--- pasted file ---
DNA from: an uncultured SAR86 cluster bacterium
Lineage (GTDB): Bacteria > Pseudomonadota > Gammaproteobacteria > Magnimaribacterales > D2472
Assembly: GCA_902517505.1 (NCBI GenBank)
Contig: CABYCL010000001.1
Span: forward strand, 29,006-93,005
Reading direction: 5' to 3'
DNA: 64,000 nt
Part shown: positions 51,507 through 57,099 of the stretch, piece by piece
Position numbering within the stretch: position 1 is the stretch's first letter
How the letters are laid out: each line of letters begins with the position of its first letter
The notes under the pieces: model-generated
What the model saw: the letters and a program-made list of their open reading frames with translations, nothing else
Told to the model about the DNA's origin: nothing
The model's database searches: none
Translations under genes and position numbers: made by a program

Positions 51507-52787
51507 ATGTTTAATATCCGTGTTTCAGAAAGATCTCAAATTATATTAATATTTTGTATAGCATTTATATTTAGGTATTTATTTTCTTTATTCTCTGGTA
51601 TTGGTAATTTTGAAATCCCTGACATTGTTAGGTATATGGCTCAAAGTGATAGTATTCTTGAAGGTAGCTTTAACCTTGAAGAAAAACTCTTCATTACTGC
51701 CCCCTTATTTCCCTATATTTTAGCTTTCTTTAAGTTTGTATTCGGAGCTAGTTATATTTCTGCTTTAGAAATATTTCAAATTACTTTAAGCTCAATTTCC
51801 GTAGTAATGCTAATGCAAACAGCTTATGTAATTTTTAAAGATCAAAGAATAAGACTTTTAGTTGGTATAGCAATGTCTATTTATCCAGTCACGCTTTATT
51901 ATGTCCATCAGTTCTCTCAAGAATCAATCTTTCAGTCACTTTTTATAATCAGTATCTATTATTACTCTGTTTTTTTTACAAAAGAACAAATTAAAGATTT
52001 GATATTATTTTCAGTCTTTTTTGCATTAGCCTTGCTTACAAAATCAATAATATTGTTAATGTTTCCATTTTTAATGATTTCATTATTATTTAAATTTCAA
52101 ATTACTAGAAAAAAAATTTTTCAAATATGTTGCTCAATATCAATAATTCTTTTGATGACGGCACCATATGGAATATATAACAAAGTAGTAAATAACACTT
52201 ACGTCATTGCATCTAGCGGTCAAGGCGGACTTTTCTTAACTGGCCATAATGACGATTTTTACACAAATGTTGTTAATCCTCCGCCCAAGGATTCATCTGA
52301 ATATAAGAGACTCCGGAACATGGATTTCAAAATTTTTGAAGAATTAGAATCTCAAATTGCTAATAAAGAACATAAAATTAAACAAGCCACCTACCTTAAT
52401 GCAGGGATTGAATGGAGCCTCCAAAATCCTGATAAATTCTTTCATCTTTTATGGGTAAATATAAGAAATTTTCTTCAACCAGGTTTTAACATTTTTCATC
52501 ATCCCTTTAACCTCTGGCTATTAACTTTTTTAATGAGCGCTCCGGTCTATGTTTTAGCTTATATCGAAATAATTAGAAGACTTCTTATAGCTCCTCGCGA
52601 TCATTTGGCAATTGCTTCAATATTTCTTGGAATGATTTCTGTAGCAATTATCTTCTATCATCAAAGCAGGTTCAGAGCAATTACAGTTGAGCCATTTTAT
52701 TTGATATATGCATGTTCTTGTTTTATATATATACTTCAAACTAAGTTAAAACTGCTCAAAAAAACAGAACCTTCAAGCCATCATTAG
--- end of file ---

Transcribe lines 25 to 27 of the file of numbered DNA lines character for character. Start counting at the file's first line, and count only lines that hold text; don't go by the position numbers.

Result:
52301 ATATAAGAGACTCCGGAACATGGATTTCAAAATTTTTGAAGAATTAGAATCTCAAATTGCTAATAAAGAACATAAAATTAAACAAGCCACCTACCTTAAT
52401 GCAGGGATTGAATGGAGCCTCCAAAATCCTGATAAATTCTTTCATCTTTTATGGGTAAATATAAGAAATTTTCTTCAACCAGGTTTTAACATTTTTCATC
52501 ATCCCTTTAACCTCTGGCTATTAACTTTTTTAATGAGCGCTCCGGTCTATGTTTTAGCTTATATCGAAATAATTAGAAGACTTCTTATAGCTCCTCGCGA